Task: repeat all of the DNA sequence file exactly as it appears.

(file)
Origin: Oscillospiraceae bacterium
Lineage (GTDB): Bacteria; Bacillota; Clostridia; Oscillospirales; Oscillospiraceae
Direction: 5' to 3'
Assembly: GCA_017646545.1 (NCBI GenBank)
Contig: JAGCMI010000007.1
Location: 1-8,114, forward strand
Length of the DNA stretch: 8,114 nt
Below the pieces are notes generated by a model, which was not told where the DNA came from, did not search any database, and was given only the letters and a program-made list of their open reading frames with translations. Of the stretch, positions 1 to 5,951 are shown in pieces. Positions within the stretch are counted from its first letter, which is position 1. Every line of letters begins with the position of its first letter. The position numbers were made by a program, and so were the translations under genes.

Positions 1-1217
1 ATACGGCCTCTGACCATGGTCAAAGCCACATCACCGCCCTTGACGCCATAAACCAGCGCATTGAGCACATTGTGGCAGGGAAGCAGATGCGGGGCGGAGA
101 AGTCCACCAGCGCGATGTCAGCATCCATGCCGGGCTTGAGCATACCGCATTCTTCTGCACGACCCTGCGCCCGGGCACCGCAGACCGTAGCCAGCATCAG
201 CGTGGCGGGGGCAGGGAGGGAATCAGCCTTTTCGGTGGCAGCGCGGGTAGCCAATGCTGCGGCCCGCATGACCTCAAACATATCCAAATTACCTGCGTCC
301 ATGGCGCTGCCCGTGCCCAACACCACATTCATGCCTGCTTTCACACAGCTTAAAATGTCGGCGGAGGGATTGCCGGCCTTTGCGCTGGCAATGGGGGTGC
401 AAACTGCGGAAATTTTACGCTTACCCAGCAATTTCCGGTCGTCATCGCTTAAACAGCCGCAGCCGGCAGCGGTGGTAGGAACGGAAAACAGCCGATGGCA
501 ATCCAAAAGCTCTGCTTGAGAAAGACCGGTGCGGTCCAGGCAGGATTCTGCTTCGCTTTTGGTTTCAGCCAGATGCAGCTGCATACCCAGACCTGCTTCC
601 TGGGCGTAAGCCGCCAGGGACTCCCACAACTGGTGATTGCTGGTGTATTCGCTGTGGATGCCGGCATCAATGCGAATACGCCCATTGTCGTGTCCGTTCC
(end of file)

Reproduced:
Origin: Oscillospiraceae bacterium
Lineage (GTDB): Bacteria; Bacillota; Clostridia; Oscillospirales; Oscillospiraceae
Direction: 5' to 3'
Assembly: GCA_017646545.1 (NCBI GenBank)
Contig: JAGCMI010000007.1
Location: 1-8,114, forward strand
Length of the DNA stretch: 8,114 nt
Below the pieces are notes generated by a model, which was not told where the DNA came from, did not search any database, and was given only the letters and a program-made list of their open reading frames with translations. Of the stretch, positions 1 to 5,951 are shown in pieces. Positions within the stretch are counted from its first letter, which is position 1. Every line of letters begins with the position of its first letter. The position numbers were made by a program, and so were the translations under genes.

Positions 1-1217
1 ATACGGCCTCTGACCATGGTCAAAGCCACATCACCGCCCTTGACGCCATAAACCAGCGCATTGAGCACATTGTGGCAGGGAAGCAGATGCGGGGCGGAGA
101 AGTCCACCAGCGCGATGTCAGCATCCATGCCGGGCTTGAGCATACCGCATTCTTCTGCACGACCCTGCGCCCGGGCACCGCAGACCGTAGCCAGCATCAG
201 CGTGGCGGGGGCAGGGAGGGAATCAGCCTTTTCGGTGGCAGCGCGGGTAGCCAATGCTGCGGCCCGCATGACCTCAAACATATCCAAATTACCTGCGTCC
301 ATGGCGCTGCCCGTGCCCAACACCACATTCATGCCTGCTTTCACACAGCTTAAAATGTCGGCGGAGGGATTGCCGGCCTTTGCGCTGGCAATGGGGGTGC
401 AAACTGCGGAAATTTTACGCTTACCCAGCAATTTCCGGTCGTCATCGCTTAAACAGCCGCAGCCGGCAGCGGTGGTAGGAACGGAAAACAGCCGATGGCA
501 ATCCAAAAGCTCTGCTTGAGAAAGACCGGTGCGGTCCAGGCAGGATTCTGCTTCGCTTTTGGTTTCAGCCAGATGCAGCTGCATACCCAGACCTGCTTCC
601 TGGGCGTAAGCCGCCAGGGACTCCCACAACTGGTGATTGCTGGTGTATTCGCTGTGGATGCCGGCATCAATGCGAATACGCCCATTGTCGTGTCCGTTCC